Palace expects DOJ to look into alleged payoffs to media
MANILA, Philippines—Malacañang is counting on the Department of Justice to dig deeper into alleged payoffs to the media, including an alleged P2-million bribe to a broadcast journalist, in connection with the pork barrel scam.
Presidential spokesperson Edwin Lacierda backed the DOJ’s investigation of allegations that two broadcasters had received payoffs passed off as “advertising expenses’’ from pork barrel funds channeled to phantom projects.
However, Lacierda balked at the idea of the government calling for a dialogue on media corruption, saying this was the media industry’s call.
“Whether you’re from the media, whether you’re from the government, whether you’re from the private sector, if it’s public funds, it’s now the responsibility and mandate of the Department of Justice to investigate,’’ he said at a press briefing aired over government radio.
Justice Secretary Leila de Lima had said that journalists found to have benefited from the P10-billion pork barrel scam faced charges of direct bribery and malversation of public funds.
Rhodora Mendoza and Vicente Cacal, former officials of the state-run National Agribusiness Corp. (Nabcor), submitted affidavits to the Ombudsman alleging that TV5 news anchor Erwin Tulfo and GMA 7 radio talk show host Carmelo del Prado Magdurulang received payoffs passed off as advertising expenses.
Both journalists have denied taking money from Nabcor.
A government-owned and controlled corporation, Nabcor served as a conduit for the transfer of allocations from the priority development assistance fund (PDAF) to dubious non-government organizations between 2007 and 2009.
Mendoza also alleged that a third broadcast journalist received P2 million from Nabcor as payoff to stop criticism of the company, but she presented no documents to support this claim.
Lacierda agreed that the DOJ should also look into the case of the alleged payoff to the third broadcast journalist.
“I don’t know why there is a hesitation on the part of Rhodora Mendoza… I think it will be up to DOJ to look into it, to investigate. Regardless of the sector, if there is evidence, it will be investigated,’’ he said.
Lacierda said the government could conduct investigation s only on the basis of “reliable information.’’
“There will be instances of chatter or gossip, so we have to separate the chaff from the grain. And the only way we could do that is if we will have reliable information to do it. For instance, in the case of the two media personalities, there was an allegation in an affidavit, so from that we have to investigate,’’ he said.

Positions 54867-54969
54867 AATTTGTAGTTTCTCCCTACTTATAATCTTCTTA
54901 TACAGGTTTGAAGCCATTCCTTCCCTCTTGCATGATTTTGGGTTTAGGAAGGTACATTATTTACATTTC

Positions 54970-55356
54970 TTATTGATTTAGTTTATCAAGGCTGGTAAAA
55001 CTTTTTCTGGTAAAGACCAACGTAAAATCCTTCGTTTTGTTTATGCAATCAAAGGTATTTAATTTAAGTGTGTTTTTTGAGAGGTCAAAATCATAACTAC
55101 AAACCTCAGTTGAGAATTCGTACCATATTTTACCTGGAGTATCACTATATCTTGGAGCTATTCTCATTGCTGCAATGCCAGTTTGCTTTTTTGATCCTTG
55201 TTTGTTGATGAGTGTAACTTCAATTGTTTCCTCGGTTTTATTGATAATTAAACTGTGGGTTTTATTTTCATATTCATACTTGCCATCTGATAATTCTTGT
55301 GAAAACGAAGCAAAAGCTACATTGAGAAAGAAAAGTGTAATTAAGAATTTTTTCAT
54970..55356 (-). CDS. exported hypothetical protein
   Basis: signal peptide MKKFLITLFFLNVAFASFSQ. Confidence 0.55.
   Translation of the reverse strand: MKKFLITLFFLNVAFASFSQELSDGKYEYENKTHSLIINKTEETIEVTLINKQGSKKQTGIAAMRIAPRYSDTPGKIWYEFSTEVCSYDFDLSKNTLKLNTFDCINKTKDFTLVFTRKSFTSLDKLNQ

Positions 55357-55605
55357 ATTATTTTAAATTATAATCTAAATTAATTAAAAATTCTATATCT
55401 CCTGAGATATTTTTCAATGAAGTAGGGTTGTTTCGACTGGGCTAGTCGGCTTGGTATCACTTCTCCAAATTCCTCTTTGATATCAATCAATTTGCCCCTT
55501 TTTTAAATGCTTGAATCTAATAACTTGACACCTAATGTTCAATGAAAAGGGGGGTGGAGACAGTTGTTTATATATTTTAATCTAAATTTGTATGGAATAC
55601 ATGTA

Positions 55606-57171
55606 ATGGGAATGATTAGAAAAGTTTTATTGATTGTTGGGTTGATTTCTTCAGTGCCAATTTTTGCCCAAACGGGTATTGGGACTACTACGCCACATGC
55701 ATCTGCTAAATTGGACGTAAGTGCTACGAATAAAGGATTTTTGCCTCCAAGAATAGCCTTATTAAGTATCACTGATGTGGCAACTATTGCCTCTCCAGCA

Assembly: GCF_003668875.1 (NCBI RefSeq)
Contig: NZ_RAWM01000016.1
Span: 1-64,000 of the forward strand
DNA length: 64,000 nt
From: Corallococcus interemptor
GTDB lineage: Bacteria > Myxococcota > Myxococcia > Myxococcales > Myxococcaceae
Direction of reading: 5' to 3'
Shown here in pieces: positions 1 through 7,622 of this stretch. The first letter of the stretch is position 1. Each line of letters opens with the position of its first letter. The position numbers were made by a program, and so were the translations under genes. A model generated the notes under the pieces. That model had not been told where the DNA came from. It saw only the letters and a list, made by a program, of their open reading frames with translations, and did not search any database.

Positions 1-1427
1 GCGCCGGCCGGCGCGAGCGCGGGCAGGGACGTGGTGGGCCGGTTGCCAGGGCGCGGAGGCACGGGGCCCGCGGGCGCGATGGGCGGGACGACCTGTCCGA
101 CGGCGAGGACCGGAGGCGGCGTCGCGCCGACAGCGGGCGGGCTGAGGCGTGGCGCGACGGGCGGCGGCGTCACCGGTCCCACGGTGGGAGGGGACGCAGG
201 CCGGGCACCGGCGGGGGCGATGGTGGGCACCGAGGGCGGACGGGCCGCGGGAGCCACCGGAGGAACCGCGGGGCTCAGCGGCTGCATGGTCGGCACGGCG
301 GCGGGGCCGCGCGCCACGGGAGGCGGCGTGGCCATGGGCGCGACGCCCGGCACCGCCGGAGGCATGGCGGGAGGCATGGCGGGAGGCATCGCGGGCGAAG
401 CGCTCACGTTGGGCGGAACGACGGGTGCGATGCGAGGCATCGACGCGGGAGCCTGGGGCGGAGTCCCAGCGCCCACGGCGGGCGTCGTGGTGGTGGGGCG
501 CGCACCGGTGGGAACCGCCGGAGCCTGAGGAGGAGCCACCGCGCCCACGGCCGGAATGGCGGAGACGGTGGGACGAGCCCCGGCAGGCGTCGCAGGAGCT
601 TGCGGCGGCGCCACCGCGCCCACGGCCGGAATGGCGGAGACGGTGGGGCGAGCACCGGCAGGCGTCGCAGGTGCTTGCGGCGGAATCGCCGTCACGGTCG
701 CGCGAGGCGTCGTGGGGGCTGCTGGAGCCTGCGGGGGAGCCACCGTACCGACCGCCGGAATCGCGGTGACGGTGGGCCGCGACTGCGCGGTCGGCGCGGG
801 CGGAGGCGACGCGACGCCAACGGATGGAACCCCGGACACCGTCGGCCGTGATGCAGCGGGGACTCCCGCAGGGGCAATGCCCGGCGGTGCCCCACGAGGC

“But if it’s just kwentong kutsero (idle talk), give us something more definite than a kwentong kutsero for DOJ to investigate,’’ he added.
Lacierda, however, said the media industry, not the government, should decide whether to hold a dialogue on corruption.
“I think that conversation should take place within your circle rather than government,’’ he said in response to a question from a TV reporter, pointing to the “self-policing’’ powers of the media. “That particular discussion or the conversation should take place in media, within your circle.’’
Even so, Lacierda issued this call to the public: “We would encourage you, if you know anything, to help government in fighting corruption and shed light on what you know.’’
Mendoza and Cacal had claimed that 83 lawmakers instructed Nabcor to release P1.7 billion from the PDAF to NGOs set up by Janet Lim Napoles, the alleged mastermind behind the diversion of pork barrel funds to private pockets.
They also submitted encashed checks to show that Tulfo and Magdurulang benefited from projects financed by PDAF through Nabcor.
They claimed that on March 10, 2009, a check for P245,535 was issued to Tulfo, drawn from a Nabcor account at the United Coconut Planters Bank (UCPB) branch on Tektite Road, Ortigas Center, Pasig City.
They said three checks for a total of P245,535 were issued to Magdurulang in 2009 and the funds were also drawn from the same Nabcor account at the UCPB Tektite branch.
GMA 7 vowed to thoroughly investigate the charges against Magdurulang and apply sanctions if necessary. TV5, on the other hand, stood by Tulfo’s statement that he had no business dealings with Nabcor, but said it would conduct its own internal inquiry into the matter.
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